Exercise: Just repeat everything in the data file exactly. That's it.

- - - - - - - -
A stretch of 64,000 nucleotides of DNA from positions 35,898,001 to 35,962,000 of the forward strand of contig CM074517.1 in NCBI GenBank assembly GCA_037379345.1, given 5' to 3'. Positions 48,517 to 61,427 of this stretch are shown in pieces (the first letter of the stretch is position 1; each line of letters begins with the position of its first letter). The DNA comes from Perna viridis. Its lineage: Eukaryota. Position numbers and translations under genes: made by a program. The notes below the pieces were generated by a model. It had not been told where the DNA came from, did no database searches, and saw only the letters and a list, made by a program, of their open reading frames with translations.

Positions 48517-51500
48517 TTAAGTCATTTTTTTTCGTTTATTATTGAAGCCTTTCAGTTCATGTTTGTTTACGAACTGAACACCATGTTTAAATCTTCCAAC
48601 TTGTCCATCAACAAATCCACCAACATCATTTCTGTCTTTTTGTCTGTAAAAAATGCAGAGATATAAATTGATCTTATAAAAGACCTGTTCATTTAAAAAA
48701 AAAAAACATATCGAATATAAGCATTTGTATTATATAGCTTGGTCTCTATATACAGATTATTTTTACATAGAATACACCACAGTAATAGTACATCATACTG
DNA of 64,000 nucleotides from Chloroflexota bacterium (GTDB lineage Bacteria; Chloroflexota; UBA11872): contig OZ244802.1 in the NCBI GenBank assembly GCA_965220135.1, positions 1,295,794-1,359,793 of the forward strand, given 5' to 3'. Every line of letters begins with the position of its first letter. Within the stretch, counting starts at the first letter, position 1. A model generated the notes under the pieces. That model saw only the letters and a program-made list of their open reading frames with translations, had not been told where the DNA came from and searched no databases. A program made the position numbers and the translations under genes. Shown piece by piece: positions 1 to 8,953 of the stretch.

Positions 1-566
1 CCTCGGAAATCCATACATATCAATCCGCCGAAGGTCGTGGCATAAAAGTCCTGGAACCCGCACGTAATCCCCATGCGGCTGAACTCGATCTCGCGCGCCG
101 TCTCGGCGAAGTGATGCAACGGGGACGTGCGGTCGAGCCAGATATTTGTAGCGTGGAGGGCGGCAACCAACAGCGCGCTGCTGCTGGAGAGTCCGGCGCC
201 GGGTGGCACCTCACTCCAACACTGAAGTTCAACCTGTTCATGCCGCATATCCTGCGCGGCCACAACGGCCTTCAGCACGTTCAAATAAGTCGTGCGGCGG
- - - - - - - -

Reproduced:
A stretch of 64,000 nucleotides of DNA from positions 35,898,001 to 35,962,000 of the forward strand of contig CM074517.1 in NCBI GenBank assembly GCA_037379345.1, given 5' to 3'. Positions 48,517 to 61,427 of this stretch are shown in pieces (the first letter of the stretch is position 1; each line of letters begins with the position of its first letter). The DNA comes from Perna viridis. Its lineage: Eukaryota. Position numbers and translations under genes: made by a program. The notes below the pieces were generated by a model. It had not been told where the DNA came from, did no database searches, and saw only the letters and a list, made by a program, of their open reading frames with translations.

Positions 48517-51500
48517 TTAAGTCATTTTTTTTCGTTTATTATTGAAGCCTTTCAGTTCATGTTTGTTTACGAACTGAACACCATGTTTAAATCTTCCAAC
48601 TTGTCCATCAACAAATCCACCAACATCATTTCTGTCTTTTTGTCTGTAAAAAATGCAGAGATATAAATTGATCTTATAAAAGACCTGTTCATTTAAAAAA
48701 AAAAAACATATCGAATATAAGCATTTGTATTATATAGCTTGGTCTCTATATACAGATTATTTTTACATAGAATACACCACAGTAATAGTACATCATACTG
DNA of 64,000 nucleotides from Chloroflexota bacterium (GTDB lineage Bacteria; Chloroflexota; UBA11872): contig OZ244802.1 in the NCBI GenBank assembly GCA_965220135.1, positions 1,295,794-1,359,793 of the forward strand, given 5' to 3'. Every line of letters begins with the position of its first letter. Within the stretch, counting starts at the first letter, position 1. A model generated the notes under the pieces. That model saw only the letters and a program-made list of their open reading frames with translations, had not been told where the DNA came from and searched no databases. A program made the position numbers and the translations under genes. Shown piece by piece: positions 1 to 8,953 of the stretch.

Positions 1-566
1 CCTCGGAAATCCATACATATCAATCCGCCGAAGGTCGTGGCATAAAAGTCCTGGAACCCGCACGTAATCCCCATGCGGCTGAACTCGATCTCGCGCGCCG
101 TCTCGGCGAAGTGATGCAACGGGGACGTGCGGTCGAGCCAGATATTTGTAGCGTGGAGGGCGGCAACCAACAGCGCGCTGCTGCTGGAGAGTCCGGCGCC
201 GGGTGGCACCTCACTCCAACACTGAAGTTCAACCTGTTCATGCCGCATATCCTGCGCGGCCACAACGGCCTTCAGCACGTTCAAATAAGTCGTGCGGCGG